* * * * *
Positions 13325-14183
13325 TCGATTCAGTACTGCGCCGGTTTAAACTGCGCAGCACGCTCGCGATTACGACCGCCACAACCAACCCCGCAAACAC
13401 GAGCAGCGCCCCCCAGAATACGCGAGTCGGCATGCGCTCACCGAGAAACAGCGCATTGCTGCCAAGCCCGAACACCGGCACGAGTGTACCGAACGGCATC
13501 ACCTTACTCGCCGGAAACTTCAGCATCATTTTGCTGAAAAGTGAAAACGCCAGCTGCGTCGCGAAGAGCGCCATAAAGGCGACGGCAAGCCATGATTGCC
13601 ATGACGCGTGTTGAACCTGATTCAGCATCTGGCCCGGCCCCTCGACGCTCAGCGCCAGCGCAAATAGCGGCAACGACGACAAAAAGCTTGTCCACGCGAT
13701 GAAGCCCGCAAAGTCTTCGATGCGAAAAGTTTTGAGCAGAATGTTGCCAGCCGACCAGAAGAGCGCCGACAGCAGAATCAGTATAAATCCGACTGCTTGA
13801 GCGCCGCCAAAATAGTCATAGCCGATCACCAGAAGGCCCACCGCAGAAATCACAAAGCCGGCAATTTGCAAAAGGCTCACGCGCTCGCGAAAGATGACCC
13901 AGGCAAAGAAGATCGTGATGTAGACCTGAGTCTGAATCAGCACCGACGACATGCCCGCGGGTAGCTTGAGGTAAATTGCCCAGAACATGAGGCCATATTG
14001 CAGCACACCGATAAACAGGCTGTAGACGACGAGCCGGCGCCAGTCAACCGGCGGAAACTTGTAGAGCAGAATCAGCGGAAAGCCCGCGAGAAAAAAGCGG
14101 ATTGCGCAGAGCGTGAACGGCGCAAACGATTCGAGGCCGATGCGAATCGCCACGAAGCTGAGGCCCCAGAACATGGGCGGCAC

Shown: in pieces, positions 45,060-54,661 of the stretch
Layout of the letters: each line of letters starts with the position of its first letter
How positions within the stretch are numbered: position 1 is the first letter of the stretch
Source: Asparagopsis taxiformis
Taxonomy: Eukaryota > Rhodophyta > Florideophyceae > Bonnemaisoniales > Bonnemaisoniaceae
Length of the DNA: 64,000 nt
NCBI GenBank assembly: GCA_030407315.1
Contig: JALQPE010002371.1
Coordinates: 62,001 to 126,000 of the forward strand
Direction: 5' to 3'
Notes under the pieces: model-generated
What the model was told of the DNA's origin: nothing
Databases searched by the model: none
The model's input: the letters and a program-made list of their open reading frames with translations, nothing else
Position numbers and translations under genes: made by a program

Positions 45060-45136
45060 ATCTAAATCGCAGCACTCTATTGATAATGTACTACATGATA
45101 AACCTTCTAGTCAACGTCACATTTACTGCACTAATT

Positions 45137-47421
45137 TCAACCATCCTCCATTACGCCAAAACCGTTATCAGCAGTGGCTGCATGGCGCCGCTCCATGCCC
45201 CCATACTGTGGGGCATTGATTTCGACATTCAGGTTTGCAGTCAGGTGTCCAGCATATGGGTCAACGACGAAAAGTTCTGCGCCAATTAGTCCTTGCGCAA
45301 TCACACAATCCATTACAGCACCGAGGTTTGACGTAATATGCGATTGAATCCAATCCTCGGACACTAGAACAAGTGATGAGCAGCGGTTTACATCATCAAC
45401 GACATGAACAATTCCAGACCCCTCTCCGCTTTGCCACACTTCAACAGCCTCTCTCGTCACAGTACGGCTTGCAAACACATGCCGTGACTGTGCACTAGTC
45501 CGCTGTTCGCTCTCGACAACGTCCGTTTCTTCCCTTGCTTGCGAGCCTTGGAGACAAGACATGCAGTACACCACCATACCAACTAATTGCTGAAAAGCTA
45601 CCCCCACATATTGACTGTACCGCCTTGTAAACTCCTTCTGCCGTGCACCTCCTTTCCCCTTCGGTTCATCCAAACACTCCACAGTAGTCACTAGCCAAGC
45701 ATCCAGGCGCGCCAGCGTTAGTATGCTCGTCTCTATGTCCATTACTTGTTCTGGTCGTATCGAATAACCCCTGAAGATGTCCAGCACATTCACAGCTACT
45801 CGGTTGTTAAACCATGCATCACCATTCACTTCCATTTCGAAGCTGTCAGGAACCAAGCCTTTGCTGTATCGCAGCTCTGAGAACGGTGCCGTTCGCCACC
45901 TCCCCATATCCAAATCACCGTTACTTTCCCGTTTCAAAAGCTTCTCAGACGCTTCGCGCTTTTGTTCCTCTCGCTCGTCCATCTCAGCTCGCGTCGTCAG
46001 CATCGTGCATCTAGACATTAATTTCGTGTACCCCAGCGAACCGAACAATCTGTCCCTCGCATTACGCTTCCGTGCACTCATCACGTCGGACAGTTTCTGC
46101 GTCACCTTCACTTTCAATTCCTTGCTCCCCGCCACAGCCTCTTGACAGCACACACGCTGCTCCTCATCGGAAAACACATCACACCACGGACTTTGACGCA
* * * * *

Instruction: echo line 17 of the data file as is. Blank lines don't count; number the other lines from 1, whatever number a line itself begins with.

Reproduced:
NCBI GenBank assembly: GCA_030407315.1